Back to business (for Boris Lozkhin)June 10, 2016
It has been a few months since any mention of Boris Lozhkin, the relatively low profile Head of the Presidential Administration, has been made.
The above linked entry, aside from a brief glossary of the man himself, dealt with Mr Lozhkin’s stepping out of the media shadow during the protracted theatre of creating a new Cabinet of Ministers and an apparent desire to enter parliamentary politics and leave the Presidential Administration.
An entry into parliamentary politics did not manifest, however the desire to leave the Presidential Administration has not necessarily diminished – and to be fair, having been a man instrumental in bringing experienced external players into the Yatseniuk governance structure, only to seem them removed one by one and then eliminated within the Groisman Cabinet (though acknowledgement should be made of a solid and sensible choice in appointing Ivanna Klympush-Tsyntsadze) – few could be surprised if he has had enough.
If parliamentary politics are no longer upon the agenda for Mr Lozhkin, and the desire to get out of the Presidential Administration remains – back to business beckons.
Why he remains in post now is perhaps not due to his desire to remain, but due to a lack of desire to release him as Head of the Presidential Administration. Candidates to replace him are few (to be charitable) – or perhaps more accurately replacements appear in the solitary candidate of Vitaliy Kovalchuk (his current Deputy).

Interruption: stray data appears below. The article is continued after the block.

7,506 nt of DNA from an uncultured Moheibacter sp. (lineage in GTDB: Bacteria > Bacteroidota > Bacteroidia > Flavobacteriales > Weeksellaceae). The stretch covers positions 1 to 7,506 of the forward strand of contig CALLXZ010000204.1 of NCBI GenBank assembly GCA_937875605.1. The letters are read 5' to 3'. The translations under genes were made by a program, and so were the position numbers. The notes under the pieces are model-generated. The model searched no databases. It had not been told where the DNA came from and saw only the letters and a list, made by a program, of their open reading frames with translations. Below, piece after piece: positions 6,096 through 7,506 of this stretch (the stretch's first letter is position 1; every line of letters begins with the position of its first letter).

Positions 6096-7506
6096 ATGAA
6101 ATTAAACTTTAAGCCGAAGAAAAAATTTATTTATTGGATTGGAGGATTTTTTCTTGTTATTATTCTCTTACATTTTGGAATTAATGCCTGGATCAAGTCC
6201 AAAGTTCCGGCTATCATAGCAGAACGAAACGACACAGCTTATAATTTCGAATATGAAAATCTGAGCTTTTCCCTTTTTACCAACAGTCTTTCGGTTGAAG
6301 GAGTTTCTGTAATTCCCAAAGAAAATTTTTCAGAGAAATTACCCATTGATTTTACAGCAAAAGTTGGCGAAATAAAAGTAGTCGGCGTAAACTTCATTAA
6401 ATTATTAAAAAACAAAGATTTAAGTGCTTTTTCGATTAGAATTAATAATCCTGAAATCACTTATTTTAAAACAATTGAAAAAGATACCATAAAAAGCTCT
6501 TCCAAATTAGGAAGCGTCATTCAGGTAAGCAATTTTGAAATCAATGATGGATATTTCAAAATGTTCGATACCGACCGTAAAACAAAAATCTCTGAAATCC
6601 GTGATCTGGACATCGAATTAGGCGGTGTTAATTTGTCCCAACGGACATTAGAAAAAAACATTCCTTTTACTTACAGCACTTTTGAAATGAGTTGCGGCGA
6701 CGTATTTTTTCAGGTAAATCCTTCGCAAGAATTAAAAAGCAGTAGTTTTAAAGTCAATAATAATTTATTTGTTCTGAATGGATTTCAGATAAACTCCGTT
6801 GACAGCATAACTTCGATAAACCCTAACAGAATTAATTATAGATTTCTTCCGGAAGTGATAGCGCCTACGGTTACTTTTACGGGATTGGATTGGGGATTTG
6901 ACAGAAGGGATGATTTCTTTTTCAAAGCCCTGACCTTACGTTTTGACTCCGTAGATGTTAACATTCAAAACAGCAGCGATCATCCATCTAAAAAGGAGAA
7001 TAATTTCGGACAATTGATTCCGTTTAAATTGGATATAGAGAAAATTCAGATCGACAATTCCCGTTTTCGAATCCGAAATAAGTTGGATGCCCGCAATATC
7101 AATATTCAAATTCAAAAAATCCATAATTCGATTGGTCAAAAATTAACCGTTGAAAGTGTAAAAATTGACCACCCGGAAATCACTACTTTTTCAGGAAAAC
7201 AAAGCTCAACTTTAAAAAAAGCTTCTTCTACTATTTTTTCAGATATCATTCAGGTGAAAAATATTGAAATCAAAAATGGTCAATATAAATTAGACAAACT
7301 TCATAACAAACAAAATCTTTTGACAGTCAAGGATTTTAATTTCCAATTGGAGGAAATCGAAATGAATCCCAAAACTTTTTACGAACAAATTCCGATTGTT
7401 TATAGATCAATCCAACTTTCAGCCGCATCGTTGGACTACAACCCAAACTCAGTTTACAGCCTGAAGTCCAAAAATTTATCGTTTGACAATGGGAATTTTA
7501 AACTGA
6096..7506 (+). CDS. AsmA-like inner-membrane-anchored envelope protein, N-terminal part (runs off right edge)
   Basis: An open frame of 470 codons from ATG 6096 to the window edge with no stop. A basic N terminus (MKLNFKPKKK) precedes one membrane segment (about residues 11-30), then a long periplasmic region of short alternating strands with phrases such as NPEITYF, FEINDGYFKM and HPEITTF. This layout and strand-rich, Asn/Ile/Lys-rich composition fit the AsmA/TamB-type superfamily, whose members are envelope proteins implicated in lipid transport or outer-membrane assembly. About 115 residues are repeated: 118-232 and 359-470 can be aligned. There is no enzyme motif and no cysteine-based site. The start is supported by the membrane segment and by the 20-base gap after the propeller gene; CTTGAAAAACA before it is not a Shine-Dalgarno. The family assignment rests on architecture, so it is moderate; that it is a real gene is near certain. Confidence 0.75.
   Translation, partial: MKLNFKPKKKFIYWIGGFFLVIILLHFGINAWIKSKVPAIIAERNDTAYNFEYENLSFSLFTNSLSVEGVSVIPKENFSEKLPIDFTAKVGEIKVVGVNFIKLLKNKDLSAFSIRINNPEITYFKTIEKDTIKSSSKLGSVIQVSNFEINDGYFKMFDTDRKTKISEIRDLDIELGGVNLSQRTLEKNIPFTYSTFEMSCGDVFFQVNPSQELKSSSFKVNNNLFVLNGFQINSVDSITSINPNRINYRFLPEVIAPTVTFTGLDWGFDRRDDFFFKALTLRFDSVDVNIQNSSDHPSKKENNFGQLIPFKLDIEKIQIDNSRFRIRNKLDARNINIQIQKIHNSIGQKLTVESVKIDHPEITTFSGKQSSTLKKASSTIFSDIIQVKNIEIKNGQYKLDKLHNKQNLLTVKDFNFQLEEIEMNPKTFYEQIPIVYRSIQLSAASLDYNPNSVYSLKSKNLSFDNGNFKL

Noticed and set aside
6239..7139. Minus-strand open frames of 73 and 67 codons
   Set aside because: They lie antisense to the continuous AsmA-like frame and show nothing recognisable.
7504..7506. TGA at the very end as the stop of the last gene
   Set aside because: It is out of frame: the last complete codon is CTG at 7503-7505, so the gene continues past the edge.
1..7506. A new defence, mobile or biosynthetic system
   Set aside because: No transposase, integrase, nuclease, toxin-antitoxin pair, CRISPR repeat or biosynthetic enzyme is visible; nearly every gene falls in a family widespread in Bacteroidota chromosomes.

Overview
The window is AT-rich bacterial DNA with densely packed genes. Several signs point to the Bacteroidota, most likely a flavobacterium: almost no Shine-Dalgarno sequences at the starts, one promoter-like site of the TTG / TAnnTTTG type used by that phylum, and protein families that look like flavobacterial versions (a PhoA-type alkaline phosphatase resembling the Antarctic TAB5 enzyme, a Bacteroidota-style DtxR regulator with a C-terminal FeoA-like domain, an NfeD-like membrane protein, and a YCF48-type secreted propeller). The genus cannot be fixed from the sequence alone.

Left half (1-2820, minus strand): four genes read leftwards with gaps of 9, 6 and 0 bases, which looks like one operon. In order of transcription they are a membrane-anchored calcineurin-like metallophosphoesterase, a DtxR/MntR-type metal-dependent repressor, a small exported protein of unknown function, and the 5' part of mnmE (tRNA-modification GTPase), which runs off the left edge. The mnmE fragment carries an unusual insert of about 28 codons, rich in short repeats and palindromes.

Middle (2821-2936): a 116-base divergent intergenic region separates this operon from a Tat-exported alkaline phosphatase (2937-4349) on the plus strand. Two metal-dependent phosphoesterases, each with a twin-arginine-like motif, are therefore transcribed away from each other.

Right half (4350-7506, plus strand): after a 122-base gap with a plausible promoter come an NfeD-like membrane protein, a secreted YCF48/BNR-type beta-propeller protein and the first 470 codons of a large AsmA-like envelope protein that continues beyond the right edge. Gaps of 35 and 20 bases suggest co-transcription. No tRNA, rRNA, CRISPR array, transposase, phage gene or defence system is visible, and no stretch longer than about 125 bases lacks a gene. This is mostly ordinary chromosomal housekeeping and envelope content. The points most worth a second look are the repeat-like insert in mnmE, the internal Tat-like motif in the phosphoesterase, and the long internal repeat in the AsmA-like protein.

It is not that Ukraine is lacking in suitably qualified and experienced citizens capable of becoming Head of the Presidential Administration – or Deputy Head if/when Vitaliy Kovalchuk moves up one. By way of managerial capabilities and the slight of hand to deftly, diligently and quietly control the parlour games and intrigues within the presidential orbit and its periphery, there is certainly more than one capable candidate.
This core issue is whoever is to become Head or Deputy Head of the Presidential Administration allowing Mr Lozhkin to leave, has to be first and foremost unquestionably and unshakably loyal to President Poroshenko. Personal loyalty far exceeds ability for President Poroshenko when it comes to appointing those closest to him – and by extension granting access to the affairs that surround him.
To be blunt, there are not many people that fit that category who are currently at a politically loose end – Makar Pasenyuk perhaps. They have all already been appointed – somewhere. Simply reshuffling them will still leave a space that requires filling by somebody the President considers unquestionably and unshakably loyal to him.
Indeed quite when Mr Lozhkin will eventually be freed from the Presidential Administration in the notable absence of unquestionably and unshakably loyal presidential chums sat around doing nothing remains to be seen.